Progressive Democrats are still invested in radical criminal justice reforms. And that means things aren't going to better any time soon
The 2022 midterm election cycle was the first real test of the police and criminal-justice "reform" movements’ political viability amid resurgent violent crime. Republicans took up the cause of those who were worried about public safety and open to a tougher approach to crime, while Democrats defended the recent leftward lurch on the criminal-justice policy front. The Democrats’ defensive strategy involved downplaying (if not outright denying) recent crime increases or dismissing any suggestion that such upticks in crime were related to reform efforts.
Democrats held off what many predicted would be a "red wave" election, but the GOP enjoyed a massive advantage among the 11 percent of voters who told exit pollsters that crime was the biggest issue. Absent any clear political price imposed on the party, at least judging by the midterm results, there remains in office a critical mass of Democrats unwilling to roll back the most misguided reforms passed to date, or to resist newer efforts to go even further.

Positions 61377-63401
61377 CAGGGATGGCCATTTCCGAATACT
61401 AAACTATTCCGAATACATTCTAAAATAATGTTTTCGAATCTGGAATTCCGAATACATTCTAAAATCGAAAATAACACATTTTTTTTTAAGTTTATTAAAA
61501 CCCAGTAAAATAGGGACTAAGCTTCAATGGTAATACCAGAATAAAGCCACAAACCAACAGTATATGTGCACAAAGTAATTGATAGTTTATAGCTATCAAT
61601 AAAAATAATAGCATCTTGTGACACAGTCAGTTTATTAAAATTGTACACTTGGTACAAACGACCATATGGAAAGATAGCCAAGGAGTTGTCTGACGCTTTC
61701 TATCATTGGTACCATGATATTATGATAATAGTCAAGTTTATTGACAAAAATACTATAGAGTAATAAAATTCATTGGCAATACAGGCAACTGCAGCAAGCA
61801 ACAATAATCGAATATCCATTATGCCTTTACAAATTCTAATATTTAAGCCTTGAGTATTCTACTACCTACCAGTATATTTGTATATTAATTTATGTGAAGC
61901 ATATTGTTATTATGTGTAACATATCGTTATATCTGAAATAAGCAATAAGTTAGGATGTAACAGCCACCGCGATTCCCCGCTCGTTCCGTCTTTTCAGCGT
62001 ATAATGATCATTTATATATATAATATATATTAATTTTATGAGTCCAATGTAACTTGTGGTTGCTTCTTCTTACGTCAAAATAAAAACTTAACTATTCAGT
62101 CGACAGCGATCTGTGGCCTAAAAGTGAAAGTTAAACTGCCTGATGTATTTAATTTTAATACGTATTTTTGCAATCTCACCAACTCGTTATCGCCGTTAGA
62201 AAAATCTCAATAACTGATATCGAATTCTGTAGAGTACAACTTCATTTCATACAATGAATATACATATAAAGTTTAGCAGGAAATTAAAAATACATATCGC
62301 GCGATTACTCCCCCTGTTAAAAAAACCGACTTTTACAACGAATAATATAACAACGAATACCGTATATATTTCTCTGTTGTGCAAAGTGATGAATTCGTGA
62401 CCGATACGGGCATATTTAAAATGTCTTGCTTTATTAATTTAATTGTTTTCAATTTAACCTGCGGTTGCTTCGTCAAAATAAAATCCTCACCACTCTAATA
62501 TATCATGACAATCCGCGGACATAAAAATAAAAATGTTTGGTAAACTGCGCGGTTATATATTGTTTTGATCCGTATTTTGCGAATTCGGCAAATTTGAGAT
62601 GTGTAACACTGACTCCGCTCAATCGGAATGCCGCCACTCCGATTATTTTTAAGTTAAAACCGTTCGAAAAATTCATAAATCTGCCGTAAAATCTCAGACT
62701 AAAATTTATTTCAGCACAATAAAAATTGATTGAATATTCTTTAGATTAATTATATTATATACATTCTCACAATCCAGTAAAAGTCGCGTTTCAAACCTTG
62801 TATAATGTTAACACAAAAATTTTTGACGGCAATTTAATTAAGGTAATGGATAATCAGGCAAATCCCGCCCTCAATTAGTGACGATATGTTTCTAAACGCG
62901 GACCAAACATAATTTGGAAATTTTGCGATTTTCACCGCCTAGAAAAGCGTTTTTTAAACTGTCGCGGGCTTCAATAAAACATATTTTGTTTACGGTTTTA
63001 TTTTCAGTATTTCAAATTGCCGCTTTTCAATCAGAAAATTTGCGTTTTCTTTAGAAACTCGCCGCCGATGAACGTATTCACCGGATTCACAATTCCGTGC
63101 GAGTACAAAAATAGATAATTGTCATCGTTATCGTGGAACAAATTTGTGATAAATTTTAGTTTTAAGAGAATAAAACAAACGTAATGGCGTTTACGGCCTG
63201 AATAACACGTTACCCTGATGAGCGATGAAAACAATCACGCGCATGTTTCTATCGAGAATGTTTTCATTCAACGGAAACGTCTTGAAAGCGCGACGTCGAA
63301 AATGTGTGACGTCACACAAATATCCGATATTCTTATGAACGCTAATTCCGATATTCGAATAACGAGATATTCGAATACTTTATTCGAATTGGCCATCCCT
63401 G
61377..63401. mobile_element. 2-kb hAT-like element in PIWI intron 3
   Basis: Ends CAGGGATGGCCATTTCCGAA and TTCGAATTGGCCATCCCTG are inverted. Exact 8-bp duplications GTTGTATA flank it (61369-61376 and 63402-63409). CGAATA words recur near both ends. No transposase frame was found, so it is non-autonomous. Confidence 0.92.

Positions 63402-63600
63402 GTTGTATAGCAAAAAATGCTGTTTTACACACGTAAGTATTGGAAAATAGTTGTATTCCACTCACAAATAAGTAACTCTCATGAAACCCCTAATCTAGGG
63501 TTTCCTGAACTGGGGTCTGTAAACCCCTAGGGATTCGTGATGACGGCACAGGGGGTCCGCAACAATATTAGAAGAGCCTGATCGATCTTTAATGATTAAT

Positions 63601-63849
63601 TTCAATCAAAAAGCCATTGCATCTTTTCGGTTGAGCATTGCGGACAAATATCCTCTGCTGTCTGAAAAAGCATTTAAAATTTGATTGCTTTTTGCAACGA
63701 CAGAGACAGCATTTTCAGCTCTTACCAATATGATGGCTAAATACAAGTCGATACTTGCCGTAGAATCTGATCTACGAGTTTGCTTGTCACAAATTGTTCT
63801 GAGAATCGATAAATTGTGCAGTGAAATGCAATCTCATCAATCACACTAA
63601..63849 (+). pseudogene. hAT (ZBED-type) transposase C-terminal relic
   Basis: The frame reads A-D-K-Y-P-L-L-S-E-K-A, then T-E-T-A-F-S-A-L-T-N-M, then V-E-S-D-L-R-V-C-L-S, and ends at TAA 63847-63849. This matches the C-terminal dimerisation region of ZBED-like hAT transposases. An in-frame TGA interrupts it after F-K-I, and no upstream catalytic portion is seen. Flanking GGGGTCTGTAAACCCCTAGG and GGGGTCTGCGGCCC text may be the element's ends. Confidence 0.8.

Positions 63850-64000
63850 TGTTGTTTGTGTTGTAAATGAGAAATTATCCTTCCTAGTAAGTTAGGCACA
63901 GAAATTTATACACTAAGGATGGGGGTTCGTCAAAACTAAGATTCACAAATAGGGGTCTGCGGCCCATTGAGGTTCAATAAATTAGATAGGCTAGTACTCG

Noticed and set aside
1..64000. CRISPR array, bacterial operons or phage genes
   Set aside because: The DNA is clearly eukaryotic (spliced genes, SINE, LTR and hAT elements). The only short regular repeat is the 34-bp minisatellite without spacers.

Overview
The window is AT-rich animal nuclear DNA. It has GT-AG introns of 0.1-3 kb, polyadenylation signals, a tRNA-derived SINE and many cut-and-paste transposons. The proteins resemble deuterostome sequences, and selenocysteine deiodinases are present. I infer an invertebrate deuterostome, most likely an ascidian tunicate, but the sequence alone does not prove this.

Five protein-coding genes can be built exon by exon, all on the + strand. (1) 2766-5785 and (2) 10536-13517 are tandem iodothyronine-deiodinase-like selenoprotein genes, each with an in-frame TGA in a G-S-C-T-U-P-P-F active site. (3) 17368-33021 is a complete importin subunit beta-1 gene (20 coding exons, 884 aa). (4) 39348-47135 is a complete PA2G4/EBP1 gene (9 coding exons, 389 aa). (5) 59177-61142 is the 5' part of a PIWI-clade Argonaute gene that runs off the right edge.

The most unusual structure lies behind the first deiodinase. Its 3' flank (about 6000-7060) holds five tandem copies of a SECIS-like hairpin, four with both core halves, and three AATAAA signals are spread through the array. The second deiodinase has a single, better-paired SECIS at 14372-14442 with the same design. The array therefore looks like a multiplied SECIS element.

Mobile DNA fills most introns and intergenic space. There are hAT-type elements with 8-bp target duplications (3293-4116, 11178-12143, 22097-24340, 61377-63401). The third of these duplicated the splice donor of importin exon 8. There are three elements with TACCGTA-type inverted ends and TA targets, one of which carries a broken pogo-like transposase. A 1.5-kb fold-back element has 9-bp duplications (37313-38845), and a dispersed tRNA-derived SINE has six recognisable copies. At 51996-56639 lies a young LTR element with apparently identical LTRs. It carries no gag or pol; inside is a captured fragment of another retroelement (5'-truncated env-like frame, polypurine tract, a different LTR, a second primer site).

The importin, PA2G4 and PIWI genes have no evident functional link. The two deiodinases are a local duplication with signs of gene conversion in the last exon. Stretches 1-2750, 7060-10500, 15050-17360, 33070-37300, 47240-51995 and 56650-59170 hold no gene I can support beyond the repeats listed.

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Rafael Mangual is the Nick Ohnell Fellow and head of research for the Policing and Public Safety Initiative at the Manhattan Institute and a contributing editor of City Journal. He is also the author of Criminal (In)Justice: What the Push for Decarceration and Depolicing Gets Wrong and Who It Hurts Most. Adapted from City Journal.
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